Security keys are useful tools for hardening your devices with an additional factor of authentication. Did you know that same protection can be extended to your network?
SecureW2, a Yubico Partner, has developed an industry-first software solution that allows you to reconfigure your Yubikey to authenticate with certificates instead of credentials.
While Yubikeys are already a powerful multi-factor authentication device, making the switch to certificates increases their security exponentially. Certificates have a number of advantages over credentials, including:
- Certificates are tied to the identity of a person or device, unlike credentials, meaning you know exactly who is using the network and for what. A person can’t ‘lend’ their coworker their certificate to login.
- Certificates are the best protection against over-the-air-attacks like the man-in-the-middle attack.Certificates are virtually impenetrable, unlike passwords. Even if a bad actor managed to intercept your data during login they would still lack the vital private key, rendering the attack useless.
- Certificates reduce burden on your IT department because they eliminate the need for password-reset policies, which inevitably cause massive confusion every 60 or 90 days. Certificate lifetimes are 20+ years.
In order to utilize certificates in your organization, you need a WPA2-Enterprise network that uses the EAP-TLS authentication protocol for 802.1x. If you aren’t already using EAP-TLS , SecureW2 can integrate into your existing infrastructure and fill in the gaps to create a fully-featured EAP-TLS-based network with no forklift upgrades.
Advantages of Security Key Wi-Fi Logon
Using a security key to access Wi-Fi has benefits both to the individual and the organization as a whole.
Security keys are simply convenient. It totally removes the need to remember credentials (and to rememorize passwords every couple months). You can keep one at your desk or on your key ring and access the Internet with the same ease you normally do.
If you happen to lose your key or forget it at home, you’re not necessarily locked out of the network. You can use backup authentication methods such as credentials or one-time keys sent to a phone.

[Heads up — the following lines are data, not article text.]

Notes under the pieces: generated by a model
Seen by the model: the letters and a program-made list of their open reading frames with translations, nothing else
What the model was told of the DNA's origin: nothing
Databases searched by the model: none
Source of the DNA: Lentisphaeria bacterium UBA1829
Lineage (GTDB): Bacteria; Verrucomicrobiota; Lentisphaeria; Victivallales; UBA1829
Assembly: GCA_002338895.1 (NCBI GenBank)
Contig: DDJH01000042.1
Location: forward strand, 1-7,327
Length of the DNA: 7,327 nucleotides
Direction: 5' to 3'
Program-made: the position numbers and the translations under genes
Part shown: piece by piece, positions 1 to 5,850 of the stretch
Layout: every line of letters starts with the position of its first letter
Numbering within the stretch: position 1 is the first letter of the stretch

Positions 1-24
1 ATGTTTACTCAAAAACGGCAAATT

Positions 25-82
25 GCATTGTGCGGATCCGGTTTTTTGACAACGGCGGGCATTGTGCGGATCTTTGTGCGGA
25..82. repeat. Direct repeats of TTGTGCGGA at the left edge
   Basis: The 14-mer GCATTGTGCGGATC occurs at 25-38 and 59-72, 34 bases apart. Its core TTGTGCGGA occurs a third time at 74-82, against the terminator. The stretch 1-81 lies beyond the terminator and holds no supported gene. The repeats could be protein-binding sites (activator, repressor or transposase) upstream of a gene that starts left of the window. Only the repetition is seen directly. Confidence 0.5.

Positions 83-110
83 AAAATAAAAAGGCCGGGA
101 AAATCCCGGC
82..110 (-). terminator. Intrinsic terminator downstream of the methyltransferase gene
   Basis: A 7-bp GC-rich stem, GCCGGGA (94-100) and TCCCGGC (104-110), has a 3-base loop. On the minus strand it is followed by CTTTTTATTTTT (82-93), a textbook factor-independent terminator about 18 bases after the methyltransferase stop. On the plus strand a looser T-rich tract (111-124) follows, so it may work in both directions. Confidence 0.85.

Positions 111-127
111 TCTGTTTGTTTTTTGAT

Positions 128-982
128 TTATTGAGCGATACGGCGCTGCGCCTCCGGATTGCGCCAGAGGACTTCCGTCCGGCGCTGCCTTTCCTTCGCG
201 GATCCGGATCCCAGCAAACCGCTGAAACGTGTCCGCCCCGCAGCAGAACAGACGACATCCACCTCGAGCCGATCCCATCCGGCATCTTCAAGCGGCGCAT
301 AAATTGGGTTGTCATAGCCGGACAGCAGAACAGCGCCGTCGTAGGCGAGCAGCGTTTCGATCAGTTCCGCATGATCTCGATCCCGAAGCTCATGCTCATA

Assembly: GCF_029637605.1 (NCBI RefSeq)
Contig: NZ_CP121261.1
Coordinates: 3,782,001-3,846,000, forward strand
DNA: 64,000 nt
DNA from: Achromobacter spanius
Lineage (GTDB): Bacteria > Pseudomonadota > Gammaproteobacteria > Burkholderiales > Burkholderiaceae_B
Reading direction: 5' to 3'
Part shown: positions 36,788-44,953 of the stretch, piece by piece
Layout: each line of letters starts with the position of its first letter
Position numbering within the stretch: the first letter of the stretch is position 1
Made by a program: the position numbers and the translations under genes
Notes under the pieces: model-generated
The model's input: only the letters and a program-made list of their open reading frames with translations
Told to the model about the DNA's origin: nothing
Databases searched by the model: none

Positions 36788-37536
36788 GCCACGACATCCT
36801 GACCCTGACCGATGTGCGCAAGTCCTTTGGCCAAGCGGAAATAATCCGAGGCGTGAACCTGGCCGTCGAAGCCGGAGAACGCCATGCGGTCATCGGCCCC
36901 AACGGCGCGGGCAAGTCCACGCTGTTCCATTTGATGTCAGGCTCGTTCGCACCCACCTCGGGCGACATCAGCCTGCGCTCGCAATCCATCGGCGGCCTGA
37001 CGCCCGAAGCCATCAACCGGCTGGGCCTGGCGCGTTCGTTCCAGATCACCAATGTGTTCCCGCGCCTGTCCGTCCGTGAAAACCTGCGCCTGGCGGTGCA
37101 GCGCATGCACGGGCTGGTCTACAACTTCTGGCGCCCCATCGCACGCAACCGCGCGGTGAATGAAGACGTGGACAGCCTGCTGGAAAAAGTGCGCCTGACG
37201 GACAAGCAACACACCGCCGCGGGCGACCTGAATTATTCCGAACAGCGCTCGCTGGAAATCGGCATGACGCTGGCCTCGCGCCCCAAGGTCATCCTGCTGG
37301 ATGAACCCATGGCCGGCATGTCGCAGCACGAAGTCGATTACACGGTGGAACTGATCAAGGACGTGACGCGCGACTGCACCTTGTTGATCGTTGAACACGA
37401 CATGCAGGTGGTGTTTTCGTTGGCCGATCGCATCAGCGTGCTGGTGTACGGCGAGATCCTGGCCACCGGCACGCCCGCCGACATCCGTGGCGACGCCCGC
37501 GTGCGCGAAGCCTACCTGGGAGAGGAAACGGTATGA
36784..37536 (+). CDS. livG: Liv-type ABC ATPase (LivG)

Not to mention the incredible security provided by physical security tokens. Methods of authentication fall into one of a few categories:
- Something you know
- Something you are
- Something you have
Most security measures depend on the first of those methods (a password is ‘something you know’). Biometric security, while not ubiquitous, is a fairly common ‘something you are’ route.
Rarely does cybersecurity venture into ‘something you have’ territory. That’s exactly what security keys are – and it makes the system they protect practically immune to most standard attacks. The asymmetric cryptographic foundation is virtually uncrackable and hackers aren’t known for physically stealing objects off of your person.
There are few cybersecurity measures as cost-effective and easy to implement as security keys.
How to Login to Wi-Fi with a Yubikey
The only way to use a Yubikey to access WiFi is with SecureW2’s unique security key-certificate solution. Here’s our guide on configuring Yubikeys for certificates.
Once your Yubikeys have been enrolled for and issued certificates, you can use them to access WiFi. Here’s an overview of the process:
Install the SecureW2 Yubikey Configuration Client
With your Yubikey inserted into the computer, run the Yubikey Configuration. The link can be found in your SecureW2 Management Portal. Below is a GIF summary of the process – it only takes a couple minutes!
Follow the instructions to complete setup.
Accessing WiFi with a Yubikey
After setup is complete, open your Network and Internet Settings menu and locate the SSID that you previously configured to authenticate with certificates. Select it and click Connect.
A dialogue box similar to the following should pop up:
Enter the PIN attached to the connected Yubikey for Wi-Fi access.
From now on, access to the secure Wi-Fi network will be restricted unless the user has a properly configured security key.